Should you stop drinking?

Medically reviewed by Dr Juliet McGrattan (MBChB), words by Claire Chamberlain
Photo credit: Thomas Barwick - Getty Images

From Netdoctor

Many adults in the UK view drinking alcohol as a fun way to unwind. In fact, for a lot of people, socialising goes hand in hand with alcohol consumption – an image of a night out with friends seems incomplete without a glass of wine or bottle of beer in your hand, right?

But with 24 per cent of adults in England and Scotland regularly drinking more than the low-risk guidelines recommend, what is this alcohol consumption doing to our health? Does the damage exceed merely having to battle through the following day’s hangover? We investigate the harmful effects of drinking to excess, the life-affirming benefits of going sober, how to quit alcohol, and why you don’t need to have hit rock bottom or view yourself as alcohol dependent before considering sobriety…

What is moderate drinking?

According to current NHS guidelines, ‘moderate drinking’ is classed as not drinking more than 14 units a week on a regular basis, for both men and women (14 units is equivalent to six pints of average-strength beer or 10 small [125ml] glasses of low-strength wine)

The guidelines also state that you should spread your drinking out over three or more days, if you regularly drink as much as 14 units per week, and aim to have several alcohol-free days each week.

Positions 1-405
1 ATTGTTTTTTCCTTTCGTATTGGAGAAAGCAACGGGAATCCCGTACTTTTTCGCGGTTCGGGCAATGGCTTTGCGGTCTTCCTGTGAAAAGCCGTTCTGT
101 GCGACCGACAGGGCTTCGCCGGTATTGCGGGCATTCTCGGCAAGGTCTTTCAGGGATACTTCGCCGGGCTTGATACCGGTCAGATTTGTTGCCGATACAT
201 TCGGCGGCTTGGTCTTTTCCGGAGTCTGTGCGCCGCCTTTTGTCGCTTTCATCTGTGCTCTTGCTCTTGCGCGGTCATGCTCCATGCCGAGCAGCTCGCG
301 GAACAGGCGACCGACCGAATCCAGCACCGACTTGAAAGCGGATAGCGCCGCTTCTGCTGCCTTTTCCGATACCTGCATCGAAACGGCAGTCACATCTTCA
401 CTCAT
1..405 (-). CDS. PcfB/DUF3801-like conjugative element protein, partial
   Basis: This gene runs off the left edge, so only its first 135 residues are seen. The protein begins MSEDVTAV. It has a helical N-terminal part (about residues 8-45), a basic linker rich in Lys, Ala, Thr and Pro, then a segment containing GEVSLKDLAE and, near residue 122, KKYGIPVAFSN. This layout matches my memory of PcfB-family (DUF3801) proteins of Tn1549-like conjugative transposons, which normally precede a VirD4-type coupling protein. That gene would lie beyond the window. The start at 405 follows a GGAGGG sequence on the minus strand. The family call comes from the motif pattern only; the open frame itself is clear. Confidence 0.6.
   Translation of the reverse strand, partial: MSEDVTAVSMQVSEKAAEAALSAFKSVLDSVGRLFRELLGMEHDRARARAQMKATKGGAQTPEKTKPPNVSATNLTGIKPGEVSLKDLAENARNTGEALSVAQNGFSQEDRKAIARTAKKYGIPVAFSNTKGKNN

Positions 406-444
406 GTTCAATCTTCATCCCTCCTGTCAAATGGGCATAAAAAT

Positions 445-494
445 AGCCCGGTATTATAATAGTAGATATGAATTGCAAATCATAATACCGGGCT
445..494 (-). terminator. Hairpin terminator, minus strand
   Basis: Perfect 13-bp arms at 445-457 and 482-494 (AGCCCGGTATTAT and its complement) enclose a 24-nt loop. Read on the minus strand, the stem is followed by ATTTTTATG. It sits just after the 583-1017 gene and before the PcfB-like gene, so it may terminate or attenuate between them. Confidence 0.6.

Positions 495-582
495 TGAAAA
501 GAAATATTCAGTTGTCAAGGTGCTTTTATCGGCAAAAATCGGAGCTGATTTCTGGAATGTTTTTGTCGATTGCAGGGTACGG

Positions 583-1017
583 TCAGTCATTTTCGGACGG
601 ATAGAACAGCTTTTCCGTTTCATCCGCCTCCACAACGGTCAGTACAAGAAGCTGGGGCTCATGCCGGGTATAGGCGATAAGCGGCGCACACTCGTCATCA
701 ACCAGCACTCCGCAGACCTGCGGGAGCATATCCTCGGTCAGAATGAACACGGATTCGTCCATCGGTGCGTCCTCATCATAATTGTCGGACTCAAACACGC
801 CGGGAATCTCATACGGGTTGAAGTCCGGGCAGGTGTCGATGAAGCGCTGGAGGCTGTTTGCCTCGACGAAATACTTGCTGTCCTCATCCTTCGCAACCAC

The harmful effects of alcohol

However, while it can be easy to view this as a ‘safe’ level to consume, it’s worth bearing in mind that in 2016, the World Health Organization (WHO) classified alcohol as a Group 1 carcinogen, putting it up there alongside tobacco and asbestos in the cancer-causing leaderboard. The organisation describes alcohol as ‘a toxic and psychoactive substance with dependence producing propensities’ and cites that it contributes to 3 million deaths globally each year.

On top of this, a long-term 30-year study published in the British Medical Journal in 2017 found that even moderate alcohol consumption has an adverse effect on the brain, causing hippocampus atrophy (shrinkage). Unsurprisingly, those consuming more than 30 units a week were at the highest risk.

‘Alcohol, especially binging and drinking to excess, puts stress on your internal organs, affects your quality of sleep, your skin, your energy levels and can often cause anxiety,’ says Dr Andrew Thornber, chief medical officer at Now Patient. ‘It is also full of empty calories that have no health benefits, which can cause your waistline to expand as well as your bank balance to dwindle!’

Photo credit: Photographer, Basak Gurbuz Derman - Getty Images

Do you have an alcohol problem?

While it's normal to enjoy the odd tipple, if you drink in excess of the NHS guidelines on a regular basis and you struggle to stop, you might have a problem. ‘Obviously drinking more than the guideline units per week can be a sign of excessive drinking,’ says Dr Thornber.

The following may also indicate you have a problem with drinking, outlines Dr Thornber:

  • Drinking daily
  • Thinking about drinking on a regular basis
  • Finding that your drinking is causing issues such as anger, or is the source of fights
  • Finding that alcohol is affecting your moods, work and/or relationships
  • Your alcohol consumption is increasing
  • Drinking is starting to cause you health issues